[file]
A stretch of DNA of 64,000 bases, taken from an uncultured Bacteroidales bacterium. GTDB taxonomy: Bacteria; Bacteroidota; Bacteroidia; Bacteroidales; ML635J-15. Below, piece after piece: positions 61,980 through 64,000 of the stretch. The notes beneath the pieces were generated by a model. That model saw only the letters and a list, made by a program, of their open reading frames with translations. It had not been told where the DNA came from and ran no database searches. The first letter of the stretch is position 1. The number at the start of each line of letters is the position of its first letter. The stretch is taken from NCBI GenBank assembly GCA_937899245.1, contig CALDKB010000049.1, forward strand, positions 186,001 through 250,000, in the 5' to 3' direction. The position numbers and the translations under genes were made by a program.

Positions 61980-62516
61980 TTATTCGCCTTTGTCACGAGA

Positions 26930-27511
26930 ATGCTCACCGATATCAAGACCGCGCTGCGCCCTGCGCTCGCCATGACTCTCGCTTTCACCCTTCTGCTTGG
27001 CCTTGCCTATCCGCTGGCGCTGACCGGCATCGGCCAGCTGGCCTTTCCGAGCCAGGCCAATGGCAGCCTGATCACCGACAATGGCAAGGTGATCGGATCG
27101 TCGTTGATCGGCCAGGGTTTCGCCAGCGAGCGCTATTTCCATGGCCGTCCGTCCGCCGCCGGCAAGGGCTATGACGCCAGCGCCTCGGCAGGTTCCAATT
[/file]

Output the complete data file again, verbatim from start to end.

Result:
A stretch of DNA of 64,000 bases, taken from an uncultured Bacteroidales bacterium. GTDB taxonomy: Bacteria; Bacteroidota; Bacteroidia; Bacteroidales; ML635J-15. Below, piece after piece: positions 61,980 through 64,000 of the stretch. The notes beneath the pieces were generated by a model. That model saw only the letters and a list, made by a program, of their open reading frames with translations. It had not been told where the DNA came from and ran no database searches. The first letter of the stretch is position 1. The number at the start of each line of letters is the position of its first letter. The stretch is taken from NCBI GenBank assembly GCA_937899245.1, contig CALDKB010000049.1, forward strand, positions 186,001 through 250,000, in the 5' to 3' direction. The position numbers and the translations under genes were made by a program.

Positions 61980-62516
61980 TTATTCGCCTTTGTCACGAGA

Positions 26930-27511
26930 ATGCTCACCGATATCAAGACCGCGCTGCGCCCTGCGCTCGCCATGACTCTCGCTTTCACCCTTCTGCTTGG
27001 CCTTGCCTATCCGCTGGCGCTGACCGGCATCGGCCAGCTGGCCTTTCCGAGCCAGGCCAATGGCAGCCTGATCACCGACAATGGCAAGGTGATCGGATCG
27101 TCGTTGATCGGCCAGGGTTTCGCCAGCGAGCGCTATTTCCATGGCCGTCCGTCCGCCGCCGGCAAGGGCTATGACGCCAGCGCCTCGGCAGGTTCCAATT